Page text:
Frozen Planet Review

           Discovery Channel’s Attenborough nature productions (or more probably known as the Planet Earth style tv shows to American viewers) are always visually stunning but run a little too long for their own good.  The latest installment, Frozen Planet, is no exception.  Unfortunately, for Frozen Planet it focuses on such a limited subject matter that the problems with its predecessors are even further amplified.

            Frozen Planet follows life at the north and south poles.  Unlike its predecessors it actually delves into other subjects besides the flora and fauna of the setting.  Later episodes in the series deal with human life at the poles as well as a discussion on global warming. 

            The global warming episode was of particular note as it was involved in a scandal over whether the episode should be even aired in the United States for political reasons.  You can clearly tell the episode was included on a last minute whim as David Attenborough narrates it (he also narrated the original BBC version of the series) instead of Alec Baldwin (who narrated all of the previous episodes in the Discovery Channel version of the series).  Here comes the shows first major fault.  Attenborough is clearly a much better fit for narrating this series.  He just seems a natural at it.  This is in stark contrast to the narrating style of Alec Baldwin who tries to disguise his voice with a much more serious tone.  Unfortunately, it does not work and it just seems like Baldwin is trying to labor through mimicking a foreign accent.  I highly doubt the use of a notable American celebrity for narration duties would bring many viewers to the show so it just seems like a waste.  It seems to be a poor move on Discovery’s part to ignore Attenborough’s superior work only to give it a sneak peak in the finale.

            The series is directed by a crew led by Alastair Fothergill (who led the crews from Planet Earth and Life as well).  The series, as usual from this crew, features some jaw dropping sequences.  Of particular note is a chase between a large pack of wolves and a large herd of bison, but the series best sequences are those set underwater.  Almost every other shot under the water either features an innovative shot or a jaw dropping moment between animals.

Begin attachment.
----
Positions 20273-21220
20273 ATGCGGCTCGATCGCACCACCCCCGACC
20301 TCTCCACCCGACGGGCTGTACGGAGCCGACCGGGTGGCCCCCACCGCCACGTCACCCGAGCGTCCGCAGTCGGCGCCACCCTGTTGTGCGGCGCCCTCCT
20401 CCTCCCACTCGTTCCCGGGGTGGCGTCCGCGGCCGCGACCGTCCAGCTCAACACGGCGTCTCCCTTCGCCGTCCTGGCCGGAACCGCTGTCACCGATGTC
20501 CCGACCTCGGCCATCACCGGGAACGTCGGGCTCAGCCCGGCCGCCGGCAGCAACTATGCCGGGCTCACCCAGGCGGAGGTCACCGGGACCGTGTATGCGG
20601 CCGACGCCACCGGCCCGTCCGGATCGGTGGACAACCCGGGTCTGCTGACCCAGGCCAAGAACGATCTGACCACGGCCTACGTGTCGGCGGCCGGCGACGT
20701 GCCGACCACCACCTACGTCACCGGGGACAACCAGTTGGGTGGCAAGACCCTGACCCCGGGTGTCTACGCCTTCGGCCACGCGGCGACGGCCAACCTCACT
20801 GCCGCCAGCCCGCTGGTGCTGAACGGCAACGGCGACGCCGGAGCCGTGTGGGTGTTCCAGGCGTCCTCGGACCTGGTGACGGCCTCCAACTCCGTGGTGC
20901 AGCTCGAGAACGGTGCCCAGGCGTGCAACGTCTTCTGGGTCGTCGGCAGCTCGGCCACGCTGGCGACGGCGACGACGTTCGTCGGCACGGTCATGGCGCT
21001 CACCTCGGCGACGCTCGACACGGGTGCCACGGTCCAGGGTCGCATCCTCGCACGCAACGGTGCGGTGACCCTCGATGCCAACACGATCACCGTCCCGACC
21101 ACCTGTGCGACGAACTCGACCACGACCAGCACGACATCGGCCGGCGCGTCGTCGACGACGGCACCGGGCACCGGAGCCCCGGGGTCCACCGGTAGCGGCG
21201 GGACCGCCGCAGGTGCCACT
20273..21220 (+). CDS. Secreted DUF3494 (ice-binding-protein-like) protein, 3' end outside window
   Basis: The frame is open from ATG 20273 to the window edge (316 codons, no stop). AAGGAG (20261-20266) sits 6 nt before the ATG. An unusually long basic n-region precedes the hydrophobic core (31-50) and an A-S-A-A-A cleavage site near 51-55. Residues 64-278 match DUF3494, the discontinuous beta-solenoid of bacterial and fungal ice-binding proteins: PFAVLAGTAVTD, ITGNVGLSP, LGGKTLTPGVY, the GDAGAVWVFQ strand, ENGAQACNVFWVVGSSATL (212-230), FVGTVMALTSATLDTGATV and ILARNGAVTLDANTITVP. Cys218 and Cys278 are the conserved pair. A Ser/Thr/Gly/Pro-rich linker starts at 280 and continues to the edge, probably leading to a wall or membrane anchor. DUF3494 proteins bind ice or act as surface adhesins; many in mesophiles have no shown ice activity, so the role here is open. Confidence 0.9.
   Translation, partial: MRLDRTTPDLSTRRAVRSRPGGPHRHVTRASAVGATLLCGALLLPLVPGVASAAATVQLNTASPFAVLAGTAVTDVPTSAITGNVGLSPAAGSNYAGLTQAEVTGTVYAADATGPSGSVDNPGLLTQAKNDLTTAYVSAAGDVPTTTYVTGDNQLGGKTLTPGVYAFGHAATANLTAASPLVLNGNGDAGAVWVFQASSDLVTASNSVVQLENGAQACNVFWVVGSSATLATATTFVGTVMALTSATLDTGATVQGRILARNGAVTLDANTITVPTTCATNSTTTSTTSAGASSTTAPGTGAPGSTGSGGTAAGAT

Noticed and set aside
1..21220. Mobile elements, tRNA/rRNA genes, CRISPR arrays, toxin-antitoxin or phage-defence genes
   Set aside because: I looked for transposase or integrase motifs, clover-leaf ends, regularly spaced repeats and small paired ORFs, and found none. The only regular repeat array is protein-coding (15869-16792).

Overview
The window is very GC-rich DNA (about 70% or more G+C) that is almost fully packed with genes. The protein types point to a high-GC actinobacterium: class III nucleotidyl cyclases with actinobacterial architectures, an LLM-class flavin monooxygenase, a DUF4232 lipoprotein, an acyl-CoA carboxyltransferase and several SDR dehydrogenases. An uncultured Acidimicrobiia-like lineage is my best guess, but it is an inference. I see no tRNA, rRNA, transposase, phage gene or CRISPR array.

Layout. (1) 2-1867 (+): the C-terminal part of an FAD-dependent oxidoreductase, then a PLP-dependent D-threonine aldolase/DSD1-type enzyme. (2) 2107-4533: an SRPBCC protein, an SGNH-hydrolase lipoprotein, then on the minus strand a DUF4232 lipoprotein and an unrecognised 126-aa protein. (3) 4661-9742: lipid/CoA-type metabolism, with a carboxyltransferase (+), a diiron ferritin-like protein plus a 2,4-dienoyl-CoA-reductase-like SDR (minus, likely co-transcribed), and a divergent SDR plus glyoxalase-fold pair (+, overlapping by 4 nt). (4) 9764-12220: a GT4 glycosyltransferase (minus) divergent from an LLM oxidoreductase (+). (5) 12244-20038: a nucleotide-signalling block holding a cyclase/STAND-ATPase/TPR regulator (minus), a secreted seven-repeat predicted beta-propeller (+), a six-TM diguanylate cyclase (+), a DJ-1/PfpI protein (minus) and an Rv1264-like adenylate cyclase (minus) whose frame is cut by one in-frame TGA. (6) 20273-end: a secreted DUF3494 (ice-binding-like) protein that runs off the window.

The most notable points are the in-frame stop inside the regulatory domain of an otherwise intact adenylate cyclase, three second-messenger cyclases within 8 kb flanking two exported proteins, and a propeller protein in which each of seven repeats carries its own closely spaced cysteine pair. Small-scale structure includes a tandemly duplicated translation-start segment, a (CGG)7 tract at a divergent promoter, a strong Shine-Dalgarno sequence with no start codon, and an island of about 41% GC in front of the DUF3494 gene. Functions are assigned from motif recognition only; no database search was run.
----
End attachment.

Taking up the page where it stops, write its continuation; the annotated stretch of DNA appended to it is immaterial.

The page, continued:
The series spends so much time trying to unearth every little detail from so little about the poles that they actually end up with too much material too fit into this series.  In its final presentation, the series comes across as disjointed.  The first few episodes have a collective theme as they showcase different seasons in the poles.  However, the second half of the series seems to focus on a completely unrelated subject from week to week.  I’m also pretty sure I saw many sequences multiple times through the course of the series.  The series would have worked much better as a four or five episode series (the human survival and global warming episodes especially felt out of place) instead of the seven episode series that was presented.

            Despite all of this, Frozen Planet has too much to offer to be completely ignored.  Just realize before watching that this is a lesser installment in this nature documentary series.  It is a good series, just don’t be coming in expecting the next Planet Earth.


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